In recent years, Europe has tried to make aviation pay under its emissions trading system (ETS), and with good reason.
Airlines are the fastest growing source of global greenhouse gas output. Already responsible for 5% of the world's annual global warming, by 2030 their emissions are projected to double from 2005 levels.
Yet last November , Obama signed a Congressional act authorising the US transport secretary to prevent US airlines from participating in the ETS. (Emphasis added)
Obama’s speeches about the importance of addressing global warming parallels his speeches about how Guantanamo, torture, and indefinite detention are not consistent with “American values.” That is, he makes speeches pretending that he is decrying his very own policies. This is his particular variant of having your cake and eating it too: articulately pose as being on the side of the angels while doing the work of the devil. No wonder Wall Street gave him at least $20 million more for his 2008 campaign for the presidency than it gave to his opponent John McCain. They knew that when Obama spoke publicly about clamping down on Wall Street that he was merely doing PR.
I want to return to the question now of whether or not the growing climate catastrophe can be solved on the grassroots level, as some people think seeing the outpouring of public demand for this in the past few days.
What should be clear – and isn’t remotely yet clear enough – is that it doesn’t matter to those who hold power and it doesn’t matter to this system of capitalism-imperialism how many people are in the streets if the people in the streets remain within the confines of politics as usual. You cannot defeat the enemy to our planet with a “million cuts” and by not recognizing what you are really up against and what it is going to take to end this drive to extinction that the powers that be are hell bent on taking the whole planet into.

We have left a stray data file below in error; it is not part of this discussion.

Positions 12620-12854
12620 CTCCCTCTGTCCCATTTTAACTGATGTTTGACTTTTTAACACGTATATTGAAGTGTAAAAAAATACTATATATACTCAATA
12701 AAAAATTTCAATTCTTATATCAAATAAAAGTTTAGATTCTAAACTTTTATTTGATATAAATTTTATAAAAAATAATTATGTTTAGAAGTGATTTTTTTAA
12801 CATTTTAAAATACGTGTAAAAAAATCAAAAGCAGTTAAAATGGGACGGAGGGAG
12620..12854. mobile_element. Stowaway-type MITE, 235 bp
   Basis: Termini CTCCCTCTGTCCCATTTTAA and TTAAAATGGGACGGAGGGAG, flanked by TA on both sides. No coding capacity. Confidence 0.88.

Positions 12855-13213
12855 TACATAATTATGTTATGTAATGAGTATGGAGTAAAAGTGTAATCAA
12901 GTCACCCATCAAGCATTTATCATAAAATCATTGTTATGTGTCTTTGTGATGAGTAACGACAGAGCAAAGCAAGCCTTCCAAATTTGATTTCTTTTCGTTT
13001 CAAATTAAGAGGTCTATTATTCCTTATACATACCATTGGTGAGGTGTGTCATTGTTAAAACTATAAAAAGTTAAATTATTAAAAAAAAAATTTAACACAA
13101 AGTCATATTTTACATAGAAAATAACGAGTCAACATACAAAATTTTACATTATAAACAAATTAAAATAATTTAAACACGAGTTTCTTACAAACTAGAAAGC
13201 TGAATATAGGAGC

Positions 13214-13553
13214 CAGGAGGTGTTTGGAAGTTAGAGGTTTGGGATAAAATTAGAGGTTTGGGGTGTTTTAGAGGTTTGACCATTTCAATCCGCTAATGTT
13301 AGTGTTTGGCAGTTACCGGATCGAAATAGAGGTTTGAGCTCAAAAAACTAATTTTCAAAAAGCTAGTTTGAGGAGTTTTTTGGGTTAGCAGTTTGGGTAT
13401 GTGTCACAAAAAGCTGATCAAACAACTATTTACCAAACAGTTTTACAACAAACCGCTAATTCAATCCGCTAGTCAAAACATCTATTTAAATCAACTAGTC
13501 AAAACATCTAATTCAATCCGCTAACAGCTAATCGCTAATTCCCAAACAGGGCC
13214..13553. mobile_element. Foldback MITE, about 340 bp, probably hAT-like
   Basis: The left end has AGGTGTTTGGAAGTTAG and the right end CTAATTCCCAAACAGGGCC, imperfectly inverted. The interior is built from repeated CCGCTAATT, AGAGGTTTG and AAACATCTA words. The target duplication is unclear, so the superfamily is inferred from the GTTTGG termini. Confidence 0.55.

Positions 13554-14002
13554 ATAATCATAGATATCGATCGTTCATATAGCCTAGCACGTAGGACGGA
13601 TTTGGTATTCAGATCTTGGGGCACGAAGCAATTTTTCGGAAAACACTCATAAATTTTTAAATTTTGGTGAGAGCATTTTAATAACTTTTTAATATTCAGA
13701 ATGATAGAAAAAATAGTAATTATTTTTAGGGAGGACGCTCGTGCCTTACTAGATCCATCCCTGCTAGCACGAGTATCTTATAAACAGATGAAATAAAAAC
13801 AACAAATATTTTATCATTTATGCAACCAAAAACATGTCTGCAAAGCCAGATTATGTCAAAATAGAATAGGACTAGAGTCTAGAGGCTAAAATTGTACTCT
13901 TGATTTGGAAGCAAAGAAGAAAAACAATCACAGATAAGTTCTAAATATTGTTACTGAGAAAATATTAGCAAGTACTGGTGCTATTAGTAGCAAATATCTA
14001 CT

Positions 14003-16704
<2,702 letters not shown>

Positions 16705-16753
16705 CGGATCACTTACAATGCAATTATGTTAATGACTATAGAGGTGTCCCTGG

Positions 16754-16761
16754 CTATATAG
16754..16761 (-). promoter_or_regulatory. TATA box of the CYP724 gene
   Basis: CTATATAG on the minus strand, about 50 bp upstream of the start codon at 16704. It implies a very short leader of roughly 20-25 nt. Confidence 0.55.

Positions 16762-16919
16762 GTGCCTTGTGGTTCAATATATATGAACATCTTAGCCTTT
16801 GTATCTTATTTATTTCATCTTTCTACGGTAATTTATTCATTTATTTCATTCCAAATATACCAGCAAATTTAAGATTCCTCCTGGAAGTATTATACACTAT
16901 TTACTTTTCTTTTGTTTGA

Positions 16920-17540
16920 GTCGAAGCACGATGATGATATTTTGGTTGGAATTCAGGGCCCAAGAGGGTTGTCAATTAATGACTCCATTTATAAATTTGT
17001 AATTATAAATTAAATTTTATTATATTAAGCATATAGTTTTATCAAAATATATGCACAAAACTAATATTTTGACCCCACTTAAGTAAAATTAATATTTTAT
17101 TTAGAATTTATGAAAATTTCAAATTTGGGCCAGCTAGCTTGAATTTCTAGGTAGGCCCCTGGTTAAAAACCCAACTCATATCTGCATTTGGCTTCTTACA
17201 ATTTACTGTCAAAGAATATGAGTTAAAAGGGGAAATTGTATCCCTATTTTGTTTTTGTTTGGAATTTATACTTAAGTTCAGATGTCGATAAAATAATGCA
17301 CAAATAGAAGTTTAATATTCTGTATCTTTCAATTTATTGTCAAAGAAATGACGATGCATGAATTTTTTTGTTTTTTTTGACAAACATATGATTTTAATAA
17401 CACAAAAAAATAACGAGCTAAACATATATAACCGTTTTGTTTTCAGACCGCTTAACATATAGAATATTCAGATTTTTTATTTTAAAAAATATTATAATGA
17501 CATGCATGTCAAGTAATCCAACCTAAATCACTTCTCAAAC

The actions in the last few days by hundreds of thousands of people around the world, representing the wishes of billions of people on the planet, are wonderful. But they are not anywhere nearly enough.
As revolutionaries in China said during the Great Proletarian Cultural Revolution: “Cast Away Illusions. Prepare for Struggle.”
Guantanamo: What I Knew was Scant and False
By Leslie Becerra (2/18/14)
Editor’s Note: This is one of many student papers written in response to the Close Guantanamo Now! National Tour’s Last Stop at Cal Poly Pomona on January 17, 2014. Reprinted by author’s permission.
I want to speak on the first point made by the talk, Obama and his real intentions. From the beginning of his campaign Obama sold himself as a president of the people and for the people. He stated that if made president he would seek to close Guantanamo Bay and free those detained there but a year into his second term Guantanamo Bay remains open. Why? Well, according to the President of the United States, we are to blame Congress. Despite the many requests for the complete closure of Guantanamo Bay Congress has decided to keep it open. Although Congress may have an interest in keeping Guantanamo Bay open we can easily place the blame on Obama. Again, why?
As commander in chief Obama, our president, has the power to order the closure of Guantanamo Bay with or without the approval of Congress. So the real reason behind Guantanamo Bay keeping its doors open over 10 years later is because Obama does not want to shut it down. He has the power to free the detainees yet has chosen not to use it and instead closed down the office responsible for transmitting the releases. This is one of the most important points made during the talk, if not the most important, because it is an example of how our government no longer has the people’s interest in mind but rather its own personal gain.